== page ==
It might look something like this, “I loved the piece from Sammy Gill about starting a micro-bakery during the pandemic. The story he told about being transported back to his grandparent’s kitchen while he taught himself how to make the treats of his youth was inspiring. Maybe I should make something of Horace, my sourdough starter. Really loved this issue!”

The Dos and Don’ts

What did I do there, outside of saying, “Loved this issue,” like everyone else? It’s clear I read the issue, found something I could relate to, and provided a sneak peek into my personal life. I really do have a sourdough starter named Horace. He’s almost ten years old, though. I had him long before the pandemic—and many of my friends have Horace, Jr., in their kitchens. Let me know if you want some!

As you consider adding comments to your PR plan next year, think about leaving thoughtful and insightful comments on three to five daily posts. This will work for reporters, influencers, bloggers, potential partners, and even potential customers. 

There is definitely a right way and a wrong way to do this:

  • Do not comment with shameless plugs. 
  • Do not use AI-generated comments. 
  • Do not copy and paste from a comment you left elsewhere. 
  • Do not pander.
  • Do not write more than a few sentences. 
  • Do not say, “Great post!” and be on your merry way.
  • Do read the content so you can provide something thoughtful.
  • Do be authentic.
  • Do be consistent.
  • Do listen.
  • Do use the word “you” versus “I” or “me.”

The art of commenting is your ability to create a connection, show your personality, and stand out. It’s not just about expressing your opinion, but about adding to the conversation, building a rapport, and showcasing that you care about the person whose community you’re standing up in front of.

Agree. Disagree. But Be Respectful

Now imagine if you share a story, anecdote, or quick case study that’s relevant to that post. Now you’re not just commenting, but enriching the conversation with examples the author’s community can relate to. By doing this, you’ve gained the attention of the author and anyone who reads that post’s comments.

While I said earlier that you should have a goal to write three to five comments every day, this isn’t a numbers game. That goal is there to help you become consistent and to make it a habit. But the real goal should be about the quality of those comments. Add value, not just your voice; it won’t matter if you post one or ten each day.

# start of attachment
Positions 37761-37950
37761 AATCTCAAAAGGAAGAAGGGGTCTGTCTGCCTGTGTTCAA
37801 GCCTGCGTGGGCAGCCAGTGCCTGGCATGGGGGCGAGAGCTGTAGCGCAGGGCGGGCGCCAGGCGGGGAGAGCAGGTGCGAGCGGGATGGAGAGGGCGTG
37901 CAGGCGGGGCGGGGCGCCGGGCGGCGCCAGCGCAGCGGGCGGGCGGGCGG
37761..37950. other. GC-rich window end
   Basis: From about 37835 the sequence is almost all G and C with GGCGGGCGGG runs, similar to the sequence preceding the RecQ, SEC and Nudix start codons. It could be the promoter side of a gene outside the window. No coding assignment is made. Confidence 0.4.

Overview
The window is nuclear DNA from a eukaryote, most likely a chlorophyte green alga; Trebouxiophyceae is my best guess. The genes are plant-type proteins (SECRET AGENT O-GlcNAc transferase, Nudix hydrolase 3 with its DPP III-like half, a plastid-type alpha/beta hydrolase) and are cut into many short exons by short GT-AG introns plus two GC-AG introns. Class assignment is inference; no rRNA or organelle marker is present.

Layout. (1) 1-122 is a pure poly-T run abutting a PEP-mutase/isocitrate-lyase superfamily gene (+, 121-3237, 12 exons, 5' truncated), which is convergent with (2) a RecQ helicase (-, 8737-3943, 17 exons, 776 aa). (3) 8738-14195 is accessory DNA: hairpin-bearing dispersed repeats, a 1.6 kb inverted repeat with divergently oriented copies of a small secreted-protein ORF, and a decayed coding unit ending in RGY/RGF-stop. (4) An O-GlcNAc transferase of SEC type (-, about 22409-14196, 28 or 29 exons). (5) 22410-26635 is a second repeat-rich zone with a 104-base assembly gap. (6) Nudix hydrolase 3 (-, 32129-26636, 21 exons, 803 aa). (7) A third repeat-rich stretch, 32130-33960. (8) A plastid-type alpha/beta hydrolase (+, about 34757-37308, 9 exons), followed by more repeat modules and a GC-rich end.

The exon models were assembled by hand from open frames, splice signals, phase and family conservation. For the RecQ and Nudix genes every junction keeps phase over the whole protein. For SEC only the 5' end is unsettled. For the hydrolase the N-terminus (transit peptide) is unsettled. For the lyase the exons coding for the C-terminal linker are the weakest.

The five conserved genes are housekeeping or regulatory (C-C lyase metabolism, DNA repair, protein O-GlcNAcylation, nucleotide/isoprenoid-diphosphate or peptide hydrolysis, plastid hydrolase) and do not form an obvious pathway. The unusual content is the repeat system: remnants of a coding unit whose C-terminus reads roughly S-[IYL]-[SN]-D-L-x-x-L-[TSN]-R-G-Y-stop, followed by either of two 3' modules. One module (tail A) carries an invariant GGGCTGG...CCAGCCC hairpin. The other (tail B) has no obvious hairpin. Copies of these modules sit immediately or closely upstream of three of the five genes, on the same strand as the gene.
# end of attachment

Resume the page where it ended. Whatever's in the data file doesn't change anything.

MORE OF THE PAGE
And you don’t have to just agree with the content. You can disagree—respectfully. I once had a young professional debate with me about the order of the PESO Model. His point was that you rarely start with paid media, especially in communications. So why did I start the model with that? He was respectful about it, but he was clearly fired up about how wrong I was.

It made me laugh. He was right, of course. But the intention of the PESO Model is not to start with paid. It only starts with it in the acronym because it’s easier to remember that OESP or OSEP. But it did provide a talking point for me when I describe the PESO Model to new audiences. I always tell them why the acronym is PESO versus ordered by importance. 

Healthy debate can be incredibly enriching, but only if it’s professional and constructive. 

Great Comments Are Worth Gold

As you think about how you can add this into your plan for next year—building awareness for the organization, thought leadership for the executives, subject matter expertise for colleagues—remember that reputation is your currency. Every comment you make is an opportunity to enhance your reputation.  

Be thoughtful. Be strategic. Be authentic. And, in the words of my mother, remember who you are and what you stand for. 

Gini Dietrich

Gini Dietrich is the founder, CEO, and author of Spin Sucks, host of the Spin Sucks podcast, and author of Spin Sucks (the book). She is the creator of the PESO Model and has crafted a certification for it in partnership with Syracuse University. She has run and grown an agency for the past 15 years. She is co-author of Marketing in the Round, co-host of Inside PR, and co-host of The Agency Leadership podcast.